In the wake of the attack, Macron hailed Paty as a ‘quiet hero’ and paid tribute to France’s teachers while vowing to defend freedom of expression.
In response, Macron’s image has been burned in effigy during angry protests.
In Mozambique, bodies of dismembered victims were found scattered across a forest clearing on Monday after a football pitch was turned into an ‘execution ground’.
Villagers were caught and killed as they tried to escape the violence while another group of militants set homes alight during the attack on Friday and Saturday, it is believed.
The attack is the latest in a growing wave of jihadist violence in Mozambique by extremists linked to ISIS.
Islamist militants in Mozambique (file photo) beheaded more than 50 people, chopped up the bodies of victims and abducted women in a gruesome attack in Mozambique on Monday
Some of the gunmen are said to have chanted ‘Allahu Akbar’ when they raided a village and abducted some of its women, while others slaughtered victims in nearby Muatide, according to BBC News.
As many as 4,000 militants are thought to be fighting against Mozambique’s government and other groups as the Islamists try to establish a ‘caliphate’.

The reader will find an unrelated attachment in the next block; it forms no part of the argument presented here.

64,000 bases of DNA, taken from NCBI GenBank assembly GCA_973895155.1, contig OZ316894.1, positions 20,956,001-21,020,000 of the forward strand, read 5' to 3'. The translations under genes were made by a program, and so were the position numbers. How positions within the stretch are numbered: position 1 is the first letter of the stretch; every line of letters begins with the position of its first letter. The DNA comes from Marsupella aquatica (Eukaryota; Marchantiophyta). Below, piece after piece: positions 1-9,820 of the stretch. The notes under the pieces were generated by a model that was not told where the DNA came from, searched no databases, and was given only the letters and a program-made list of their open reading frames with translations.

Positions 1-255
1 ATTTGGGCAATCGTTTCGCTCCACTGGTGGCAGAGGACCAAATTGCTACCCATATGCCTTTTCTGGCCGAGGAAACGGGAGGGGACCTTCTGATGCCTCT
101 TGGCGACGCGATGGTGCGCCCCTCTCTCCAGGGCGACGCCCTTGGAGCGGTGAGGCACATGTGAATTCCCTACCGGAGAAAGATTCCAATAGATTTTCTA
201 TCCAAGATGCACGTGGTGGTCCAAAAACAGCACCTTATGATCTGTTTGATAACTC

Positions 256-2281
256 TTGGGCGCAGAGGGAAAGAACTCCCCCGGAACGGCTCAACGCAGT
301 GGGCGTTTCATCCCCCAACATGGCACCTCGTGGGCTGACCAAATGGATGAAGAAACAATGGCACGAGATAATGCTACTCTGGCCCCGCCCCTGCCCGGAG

‘They burnt the houses then went after the population who had fled to the woods and started with their macabre actions,’ a Mozambique police chief said, according to The Times.
Militants operating in the area had attacked several nearby villages the week before, looting and burning homes before retreating into surrounding thicket.
In one case, more than a dozen men and boys were beheaded by suspected jihadists during a male initiation ceremony.
‘Police learned of the massacre committed by the insurgents through reports of people who found corpses in the woods,’ said an officer in the Mueda district.
Samuel Paty (pictured), a French school teacher, was beheaded on October 16 by 18-year-old Abdoulakh Anzorov, a Chechen extremist, after showing controversial cartoons of the Prophet Mohammed to his class during a lesson on free speech
‘It was possible to count 20 bodies spread over an area of about 500 metres,’ he added.